A consolidated tape providing real-time trading data from across the EU is urgently needed, but the European Commission’s proposal contains a “critical design flaw” in the form of minimum revenue targets, according to asset management industry group EFAMA.

A consolidated tape is an electronic system combining sales volume and price data from different exchanges. The US has had one since the late 1970s, and the UK is exploring developing a consolidated tape, especially for fixed income.

The creation of a consolidated tape in the EU is at the heart of proposed amendments to MiFIR and MiFID proposed in November as part of the Commission’s Capital Markets Union legislative package.

Commenting on the Commission’s MiFIR review this week, EFAMA said it supported many aspect of the proposal, including the provisions for real-time delivery of data, mandatory contributions by trading venues, voluntary consumption of the tape, a single provider model and a tape that encompasses multiple asset classes.

However, it had strong reservations about the charges associated with a consolidated tape, it said.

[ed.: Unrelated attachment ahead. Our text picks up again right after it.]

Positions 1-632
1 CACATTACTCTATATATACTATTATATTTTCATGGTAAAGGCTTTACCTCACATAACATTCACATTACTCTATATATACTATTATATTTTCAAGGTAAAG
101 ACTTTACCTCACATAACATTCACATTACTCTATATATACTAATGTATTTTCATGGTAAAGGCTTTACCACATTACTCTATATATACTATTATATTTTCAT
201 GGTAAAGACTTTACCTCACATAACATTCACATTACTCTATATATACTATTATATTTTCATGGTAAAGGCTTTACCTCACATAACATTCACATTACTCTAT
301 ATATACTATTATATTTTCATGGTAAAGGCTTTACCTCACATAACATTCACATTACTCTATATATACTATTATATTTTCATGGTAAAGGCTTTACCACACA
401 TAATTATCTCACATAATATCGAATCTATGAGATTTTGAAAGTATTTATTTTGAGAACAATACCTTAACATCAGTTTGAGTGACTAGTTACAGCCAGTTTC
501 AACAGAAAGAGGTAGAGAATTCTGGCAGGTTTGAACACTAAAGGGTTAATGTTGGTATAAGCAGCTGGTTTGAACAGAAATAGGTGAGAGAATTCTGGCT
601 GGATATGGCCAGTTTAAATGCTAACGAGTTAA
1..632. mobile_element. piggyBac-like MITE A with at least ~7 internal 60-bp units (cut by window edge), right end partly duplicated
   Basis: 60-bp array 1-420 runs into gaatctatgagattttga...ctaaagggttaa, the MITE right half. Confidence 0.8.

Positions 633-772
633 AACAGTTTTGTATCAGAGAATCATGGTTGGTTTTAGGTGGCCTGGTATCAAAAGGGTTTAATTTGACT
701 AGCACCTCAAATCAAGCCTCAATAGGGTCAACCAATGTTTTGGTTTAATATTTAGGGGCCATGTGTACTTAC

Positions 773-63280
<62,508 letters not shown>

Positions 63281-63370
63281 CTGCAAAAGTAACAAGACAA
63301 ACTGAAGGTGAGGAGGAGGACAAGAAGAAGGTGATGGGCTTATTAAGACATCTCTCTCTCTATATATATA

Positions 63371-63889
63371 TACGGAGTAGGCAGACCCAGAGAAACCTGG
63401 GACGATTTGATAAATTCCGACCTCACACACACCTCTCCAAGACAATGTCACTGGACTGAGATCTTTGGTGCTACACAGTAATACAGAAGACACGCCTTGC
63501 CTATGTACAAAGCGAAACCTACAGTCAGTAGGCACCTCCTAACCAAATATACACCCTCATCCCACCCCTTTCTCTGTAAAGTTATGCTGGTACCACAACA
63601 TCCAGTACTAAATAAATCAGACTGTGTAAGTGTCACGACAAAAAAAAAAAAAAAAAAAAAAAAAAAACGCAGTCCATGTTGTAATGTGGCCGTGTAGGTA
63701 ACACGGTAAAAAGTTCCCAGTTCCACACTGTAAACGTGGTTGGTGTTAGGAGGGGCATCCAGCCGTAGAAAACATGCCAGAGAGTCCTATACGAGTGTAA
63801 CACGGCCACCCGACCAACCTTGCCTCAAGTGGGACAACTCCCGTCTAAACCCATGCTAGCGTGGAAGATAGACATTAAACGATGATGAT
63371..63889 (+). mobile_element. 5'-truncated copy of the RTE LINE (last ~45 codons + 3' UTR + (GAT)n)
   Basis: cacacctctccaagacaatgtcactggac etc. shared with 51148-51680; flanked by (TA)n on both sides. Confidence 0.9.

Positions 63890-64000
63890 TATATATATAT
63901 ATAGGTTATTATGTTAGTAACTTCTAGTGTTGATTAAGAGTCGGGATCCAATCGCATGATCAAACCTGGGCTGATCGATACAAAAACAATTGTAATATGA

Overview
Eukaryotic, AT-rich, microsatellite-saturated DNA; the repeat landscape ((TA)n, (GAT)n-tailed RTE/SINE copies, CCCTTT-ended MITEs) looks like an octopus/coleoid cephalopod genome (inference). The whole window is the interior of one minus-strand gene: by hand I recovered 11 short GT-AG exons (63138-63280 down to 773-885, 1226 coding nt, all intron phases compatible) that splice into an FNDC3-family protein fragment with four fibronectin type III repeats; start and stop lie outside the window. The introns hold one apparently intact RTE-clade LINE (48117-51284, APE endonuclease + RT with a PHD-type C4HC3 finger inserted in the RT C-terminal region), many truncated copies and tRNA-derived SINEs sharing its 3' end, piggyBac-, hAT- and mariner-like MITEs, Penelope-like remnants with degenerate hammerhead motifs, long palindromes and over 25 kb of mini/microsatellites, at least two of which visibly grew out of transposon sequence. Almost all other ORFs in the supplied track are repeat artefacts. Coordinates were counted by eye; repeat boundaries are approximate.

According to the industry association, the Commission’s proposal suggests a tender process will be set up so that the winning bidder for the Consolidated Data Provider (CTP) is the one that can guarantee the highest revenue amounts back to data contributors.

EFAMA said a consolidated tape, delivering raw data, should charge on the basis of reasonable cost, and that institutional investors should pay fees linked to the reasonable commercial basis as presented by the CTPs, while retail investors should have access to the tape for only a very small, symbolic fee.

The Commission’s proposal “turns this logic on its head,” it said, and the minimum revenue targets as defined in the EC proposal should be removed.

“We believe that smaller markets will see a net benefit from the additional visibility that the consolidated tape provides, but at the same time we understand that preferential treatment under the revenue scheme for smaller markets is required to sustain existing business models that have lower listing and trading volumes,” said Susan Yavari, regulatory policy adviser at EFAMA.

“But a blanket approach maximising the stock exchanges’ data revenues should not be a policy objective. Therefore, with the exception of smaller markets, all data contributors should be compensated for their data on a cost of production basis. That means the exchanges, as well as Multilateral and Organised Trading Facilities.”

She added: “This will establish a level playing field between trading venues, and provide a sound revenue model for the tape, unlike the current proposal where tape revenues are to be maximised to inexplicably subsidise the core activities of stock exchanges.”

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